When it comes to imaging the nervous system, nothing but an MRI will do for the fastidious neurologist.
CT has its uses, such as in detecting acute intracranial bleeding, but it lacks the sophistication to detect or differentiate between less glaring abnormalities. It also comes with a hefty radiation dose.
MRI on the other hand, relying on powerful magnetic fields, is a ‘cleaner’ technology. Continue reading
Antiepileptic drugs increase risk of Alzheimer’s and dementia – Science Daily – April 2018 – University of Eastern Finland
The use of [some] antiepileptic drugs is associated with an increased risk of Alzheimer’s disease and dementia, according to a new study from the University of Eastern Finland and the German Center for Neurodegenerative Diseases, DZNE.
Continuous use of antiepileptic drugs for a period exceeding one year was associated with a 15 percent increased risk of Alzheimer’s disease in the Finnish dataset, and with a 30 percent increased risk of dementia in the German dataset.
This is the class of drugs we are being coerced to take instead of opioids despite the fact that opioids have far fewer side effects. Continue reading
Another reason to avoid epidural injections for pain:
In this systematic review and critical literature appraisal, researchers evaluated 8 studies (n=7233) that reported on the effects of epidural steroid injections on bone mineral density, osteoporosis, vertebral fracture, or osteopenia.
Drug Safety Communication on Gadolinium Contrast Agents | Drug Topics – December 20, 2017
The FDA has issued a drug safety communication about gadolinium-based contrast agents used in MRIs. It is requiring a new class warning and other safety measures for these products.
This is not the first time this issue has arisen:
- FDA Issues Gadolinium MRI Contrast Alert 9/30/15
- Overview of Imaging-related Medications 3/4/16
- Are MRIs Leaving Toxic Traces in the Brain? 12/18/16
Persistent Postsurgical Pain – Practical Pain Management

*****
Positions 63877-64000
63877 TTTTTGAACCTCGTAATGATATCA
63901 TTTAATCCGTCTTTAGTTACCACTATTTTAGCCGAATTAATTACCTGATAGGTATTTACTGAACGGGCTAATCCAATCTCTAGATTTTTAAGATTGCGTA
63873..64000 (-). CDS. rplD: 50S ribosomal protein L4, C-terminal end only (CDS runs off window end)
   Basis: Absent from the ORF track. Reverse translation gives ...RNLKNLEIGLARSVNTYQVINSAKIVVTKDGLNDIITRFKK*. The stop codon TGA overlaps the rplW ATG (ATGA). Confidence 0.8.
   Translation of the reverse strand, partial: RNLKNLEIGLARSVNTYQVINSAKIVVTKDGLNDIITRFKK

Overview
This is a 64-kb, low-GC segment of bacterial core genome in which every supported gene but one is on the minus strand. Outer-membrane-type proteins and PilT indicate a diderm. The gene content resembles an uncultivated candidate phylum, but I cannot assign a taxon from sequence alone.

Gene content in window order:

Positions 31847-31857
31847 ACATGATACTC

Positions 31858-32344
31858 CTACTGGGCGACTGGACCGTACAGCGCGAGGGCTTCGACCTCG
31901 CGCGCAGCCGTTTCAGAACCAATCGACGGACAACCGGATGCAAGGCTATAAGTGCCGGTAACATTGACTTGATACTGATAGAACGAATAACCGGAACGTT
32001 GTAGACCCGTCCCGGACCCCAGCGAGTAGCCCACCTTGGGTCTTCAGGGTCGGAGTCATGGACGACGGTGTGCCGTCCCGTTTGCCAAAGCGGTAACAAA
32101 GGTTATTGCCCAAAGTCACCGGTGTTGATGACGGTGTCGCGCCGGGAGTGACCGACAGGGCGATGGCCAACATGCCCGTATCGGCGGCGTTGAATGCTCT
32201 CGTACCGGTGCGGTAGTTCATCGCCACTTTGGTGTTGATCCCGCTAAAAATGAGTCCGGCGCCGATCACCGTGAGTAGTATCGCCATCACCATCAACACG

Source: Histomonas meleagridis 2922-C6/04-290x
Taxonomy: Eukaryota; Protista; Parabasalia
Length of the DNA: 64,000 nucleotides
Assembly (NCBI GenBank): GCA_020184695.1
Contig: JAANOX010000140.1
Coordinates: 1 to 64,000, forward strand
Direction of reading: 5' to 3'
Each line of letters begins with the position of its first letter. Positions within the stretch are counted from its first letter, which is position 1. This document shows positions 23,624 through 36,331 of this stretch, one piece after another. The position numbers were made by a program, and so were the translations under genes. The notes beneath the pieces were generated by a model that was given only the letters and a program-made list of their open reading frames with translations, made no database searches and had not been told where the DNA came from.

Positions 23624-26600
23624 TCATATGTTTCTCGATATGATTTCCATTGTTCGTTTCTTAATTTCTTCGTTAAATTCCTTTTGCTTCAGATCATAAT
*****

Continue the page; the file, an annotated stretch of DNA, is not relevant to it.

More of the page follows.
Surgery is often counterproductive for chronic pain, so beware!
More than 45 million surgical procedures are performed in the United States each year. It has been estimated that acute postoperative pain will develop into persistent postoperative pain (PPP) in 10% to 50% of individuals after common operations.
Since chronic pain can be severe in up to 10% of these patients, PPP represents a major clinical problem—affecting at least 450,000 people each year. Continue reading
The antibiotic course has had its day | The BMJ – July 2017
With little evidence that failing to complete a prescribed antibiotic course contributes to antibiotic resistance, it’s time for policy makers, educators, and doctors to drop this message, argue Martin Llewelyn and colleagues.
Antibiotics are vital to modern medicine and antibiotic resistance is a global, urgent threat to human health. The relation between antibiotic exposure and antibiotic resistance is unambiguous both at the population level and in individual patients.
However, the idea that stopping antibiotic treatment early encourages antibiotic resistance is not supported by evidence, while taking antibiotics for longer than necessary increases the risk of resistance. Continue reading
Common heartburn drugs tied to higher risk of death – July 2017 – By Catharine Paddock PhD
A team of researchers from Washington University have found that a person’s risk of premature death rises with long-term use of PPIs.
Interfering with our body’s biologic functions, like proton pump inhibitors do, always seems risky to me.
Because we cannot isolate the changes we make in one part of the system from the rest of it, there will always be unintended consequences; only time will tell if they are harmful or beneficial, but they will rarely be inconsequential.
This information is an update to the FDA Drug Safety Communication: FDA advises restricting fluoroquinolone antibiotic use for certain uncomplicated infections; warns about disabling side effects that can occur together issued on May 12, 2016
Some signs and symptoms of serious side effects include:
- unusual joint or tendon pain,
- muscle weakness,
- a “pins and needles” tingling or pricking sensation,
- numbness in the arms or legs,
- confusion, and
Recall of Zimmer Biomet’s Spinal Fusion Stimulators – May 31, 2017
Just when I thought electric stimulation could not possibly be damaging:
Zimmer Biomet has recalled the SpF PLUS-Mini and SpF XL IIb Implantable Spinal Fusion Stimulators due to higher than allowed levels of potential harmful chemicals,
“which may be toxic to tissues and organs, and that were found during the company’s routine monitoring procedure,” according to a release from the US Food and Drug Administration.
How are “harmful chemicals” released by an electric stimulator? Nowhere in the article are the specific “harmful chemicals” listed. Continue reading
Op-ed: Demonizing opioids endangers lives, too | The Salt Lake Tribune – By Julieann Selden – Apr 2017
Another example of the dangers of NOT using opioids to control pain.
Potential opioid benefits are glaringly absent from the campaign billboards and websites.
Extreme pathos warns Utahns to “steer clear of opioids,” suggesting Tylenol and exercise as alternatives.
The rhetoric is guilt-inducing, unrealistic to many situations, and diminishes the credibility of the campaign. Continue reading